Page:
For all the focus on Obamacare and deficits and debt, the biggest immediate problem facing America right now, one with immense long-term implications, is that of chronic unemployment.
Those unemployed for six months or more have been far higher in number and proportion of all those unemployed than at any time since the Great Depression. From the time we hit bottom after the economic collapse in the fall of 2008, long-term unemployment has been at or over 40 percent of all those unemployed.
We also know that long-term unemployment now is deadly; an ingenious study done by economist Rand Ghayad, who sent fake resumes to employers with job openings and found that better-qualified and experienced applicants who had been out of work for more than six months were much less likely to be called for interviews than less-experienced individuals who had only recently lost their jobs. And this group—those looking for work for many months and unable to find it—are now screwed coming and going; they are the ones losing access to unemployment benefits.
We know that people out of work for a long time rarely achieve earnings that equal what they had before they lost their jobs; we also know that younger people at the early stages of their careers are particularly damaged if they get bumped off the first rung or two of their career ladders; they suffer higher rates of depression, drug and alcohol abuse, and other problems later in life, and underachieve significantly in their earnings. And we know that the phenomenon has been unusual for the United States; it is far more common in many countries in Europe, where stifling regulations provide major disincentives for companies or others to hire people, because it is very difficult to fire or reassign them when tough times come. But this time is different here at home.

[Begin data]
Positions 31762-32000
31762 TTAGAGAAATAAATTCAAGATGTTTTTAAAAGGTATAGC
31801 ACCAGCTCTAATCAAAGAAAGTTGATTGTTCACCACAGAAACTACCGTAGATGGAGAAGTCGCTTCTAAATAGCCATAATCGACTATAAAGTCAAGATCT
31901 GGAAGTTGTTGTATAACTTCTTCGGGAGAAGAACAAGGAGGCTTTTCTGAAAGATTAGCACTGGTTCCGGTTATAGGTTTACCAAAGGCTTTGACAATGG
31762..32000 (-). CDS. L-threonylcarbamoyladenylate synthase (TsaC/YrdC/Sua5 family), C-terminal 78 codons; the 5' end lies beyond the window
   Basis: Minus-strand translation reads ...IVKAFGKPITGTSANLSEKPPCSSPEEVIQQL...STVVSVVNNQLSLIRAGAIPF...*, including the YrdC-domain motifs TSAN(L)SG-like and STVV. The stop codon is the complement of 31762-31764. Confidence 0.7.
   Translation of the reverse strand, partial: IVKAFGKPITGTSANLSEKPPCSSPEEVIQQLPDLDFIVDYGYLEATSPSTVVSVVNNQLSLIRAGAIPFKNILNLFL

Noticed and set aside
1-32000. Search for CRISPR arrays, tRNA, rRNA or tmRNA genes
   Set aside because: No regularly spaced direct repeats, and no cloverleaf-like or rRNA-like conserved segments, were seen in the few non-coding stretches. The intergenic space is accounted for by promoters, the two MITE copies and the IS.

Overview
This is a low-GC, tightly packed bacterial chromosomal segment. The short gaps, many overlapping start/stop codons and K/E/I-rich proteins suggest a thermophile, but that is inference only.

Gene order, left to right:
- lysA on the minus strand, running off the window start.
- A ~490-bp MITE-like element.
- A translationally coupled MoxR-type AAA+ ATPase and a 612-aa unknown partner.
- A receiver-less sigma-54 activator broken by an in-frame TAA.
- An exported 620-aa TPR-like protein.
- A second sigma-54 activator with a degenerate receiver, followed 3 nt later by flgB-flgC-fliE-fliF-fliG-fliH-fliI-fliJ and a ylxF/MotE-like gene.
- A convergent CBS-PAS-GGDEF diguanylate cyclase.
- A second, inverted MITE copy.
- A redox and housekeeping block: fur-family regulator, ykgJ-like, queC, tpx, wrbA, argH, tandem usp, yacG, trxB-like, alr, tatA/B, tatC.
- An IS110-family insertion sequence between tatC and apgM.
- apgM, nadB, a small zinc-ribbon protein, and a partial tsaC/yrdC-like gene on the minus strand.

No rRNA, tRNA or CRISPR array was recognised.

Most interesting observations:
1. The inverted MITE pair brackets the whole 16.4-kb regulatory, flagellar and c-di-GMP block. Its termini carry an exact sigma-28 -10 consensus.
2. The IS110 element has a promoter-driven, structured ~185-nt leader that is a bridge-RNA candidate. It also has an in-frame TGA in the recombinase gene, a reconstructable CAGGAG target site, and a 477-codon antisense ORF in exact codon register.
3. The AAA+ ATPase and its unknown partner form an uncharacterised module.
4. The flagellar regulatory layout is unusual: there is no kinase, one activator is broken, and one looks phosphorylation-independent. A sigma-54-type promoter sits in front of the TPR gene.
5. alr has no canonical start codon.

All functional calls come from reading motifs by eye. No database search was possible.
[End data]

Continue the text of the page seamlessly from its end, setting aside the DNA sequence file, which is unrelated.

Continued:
In his State of the Union message, the president found a bold way on his own to try to ameliorate this problem: He pulled CEOs of major companies together to pledge not to discriminate in hiring decisions against the long-term unemployed, an ingenious route to using the presidential power to help solve a problem in the face of congressional intransigence. But it remains to be seen whether CEO pledges turn into real policy change.
Much more has to be done, and the real innovations have to get buy-in from Congress. The good news is that there are good ideas out there that have been proposed or endorsed by well-credentialed conservatives. And Obama raised a set of objectives that should—if the president embraces some of the ideas and if Republicans want to do anything other than repeal Obamacare—find coalitions to make a jobs package.
Here is what Obama said Tuesday night:
"So tonight, I've asked Vice President Biden to lead an across-the-board reform of America's training programs to make sure they have one mission: Train Americans with the skills employers need, and match them to good jobs that need to be filled right now."